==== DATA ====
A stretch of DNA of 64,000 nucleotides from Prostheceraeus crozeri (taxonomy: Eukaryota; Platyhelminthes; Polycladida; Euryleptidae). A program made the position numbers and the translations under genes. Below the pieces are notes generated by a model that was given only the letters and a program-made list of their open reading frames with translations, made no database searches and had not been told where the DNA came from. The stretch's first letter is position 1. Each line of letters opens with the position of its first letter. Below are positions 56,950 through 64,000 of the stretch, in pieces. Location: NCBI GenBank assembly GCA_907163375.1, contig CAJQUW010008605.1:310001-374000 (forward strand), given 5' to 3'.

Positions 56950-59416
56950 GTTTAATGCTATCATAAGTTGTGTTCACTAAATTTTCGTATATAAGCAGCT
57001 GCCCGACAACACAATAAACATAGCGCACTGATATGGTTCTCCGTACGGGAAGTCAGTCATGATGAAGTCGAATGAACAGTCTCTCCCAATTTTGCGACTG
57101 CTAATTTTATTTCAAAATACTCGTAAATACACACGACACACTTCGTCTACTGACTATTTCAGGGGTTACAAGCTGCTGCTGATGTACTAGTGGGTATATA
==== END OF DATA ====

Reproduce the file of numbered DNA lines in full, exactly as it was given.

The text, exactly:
A stretch of DNA of 64,000 nucleotides from Prostheceraeus crozeri (taxonomy: Eukaryota; Platyhelminthes; Polycladida; Euryleptidae). A program made the position numbers and the translations under genes. Below the pieces are notes generated by a model that was given only the letters and a program-made list of their open reading frames with translations, made no database searches and had not been told where the DNA came from. The stretch's first letter is position 1. Each line of letters opens with the position of its first letter. Below are positions 56,950 through 64,000 of the stretch, in pieces. Location: NCBI GenBank assembly GCA_907163375.1, contig CAJQUW010008605.1:310001-374000 (forward strand), given 5' to 3'.

Positions 56950-59416
56950 GTTTAATGCTATCATAAGTTGTGTTCACTAAATTTTCGTATATAAGCAGCT
57001 GCCCGACAACACAATAAACATAGCGCACTGATATGGTTCTCCGTACGGGAAGTCAGTCATGATGAAGTCGAATGAACAGTCTCTCCCAATTTTGCGACTG
57101 CTAATTTTATTTCAAAATACTCGTAAATACACACGACACACTTCGTCTACTGACTATTTCAGGGGTTACAAGCTGCTGCTGATGTACTAGTGGGTATATA